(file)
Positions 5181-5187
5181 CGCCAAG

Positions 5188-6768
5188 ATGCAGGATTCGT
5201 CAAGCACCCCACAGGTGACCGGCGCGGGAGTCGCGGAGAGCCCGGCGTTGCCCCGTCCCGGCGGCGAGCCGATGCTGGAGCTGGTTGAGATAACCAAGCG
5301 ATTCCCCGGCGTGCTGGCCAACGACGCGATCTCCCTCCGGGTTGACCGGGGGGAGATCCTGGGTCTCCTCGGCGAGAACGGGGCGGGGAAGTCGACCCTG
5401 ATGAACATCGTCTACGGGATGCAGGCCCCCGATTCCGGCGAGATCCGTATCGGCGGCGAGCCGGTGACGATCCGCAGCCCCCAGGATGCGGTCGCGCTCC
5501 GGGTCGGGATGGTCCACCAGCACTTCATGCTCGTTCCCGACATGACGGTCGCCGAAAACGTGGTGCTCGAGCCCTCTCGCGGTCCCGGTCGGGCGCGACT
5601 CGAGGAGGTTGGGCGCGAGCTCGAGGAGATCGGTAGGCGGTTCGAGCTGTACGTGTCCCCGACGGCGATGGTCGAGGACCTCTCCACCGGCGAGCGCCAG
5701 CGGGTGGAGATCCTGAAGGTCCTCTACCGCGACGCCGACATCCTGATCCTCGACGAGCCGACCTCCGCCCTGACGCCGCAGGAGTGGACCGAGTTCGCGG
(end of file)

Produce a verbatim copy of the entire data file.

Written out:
Positions 5181-5187
5181 CGCCAAG

Positions 5188-6768
5188 ATGCAGGATTCGT
5201 CAAGCACCCCACAGGTGACCGGCGCGGGAGTCGCGGAGAGCCCGGCGTTGCCCCGTCCCGGCGGCGAGCCGATGCTGGAGCTGGTTGAGATAACCAAGCG
5301 ATTCCCCGGCGTGCTGGCCAACGACGCGATCTCCCTCCGGGTTGACCGGGGGGAGATCCTGGGTCTCCTCGGCGAGAACGGGGCGGGGAAGTCGACCCTG
5401 ATGAACATCGTCTACGGGATGCAGGCCCCCGATTCCGGCGAGATCCGTATCGGCGGCGAGCCGGTGACGATCCGCAGCCCCCAGGATGCGGTCGCGCTCC
5501 GGGTCGGGATGGTCCACCAGCACTTCATGCTCGTTCCCGACATGACGGTCGCCGAAAACGTGGTGCTCGAGCCCTCTCGCGGTCCCGGTCGGGCGCGACT
5601 CGAGGAGGTTGGGCGCGAGCTCGAGGAGATCGGTAGGCGGTTCGAGCTGTACGTGTCCCCGACGGCGATGGTCGAGGACCTCTCCACCGGCGAGCGCCAG
5701 CGGGTGGAGATCCTGAAGGTCCTCTACCGCGACGCCGACATCCTGATCCTCGACGAGCCGACCTCCGCCCTGACGCCGCAGGAGTGGACCGAGTTCGCGG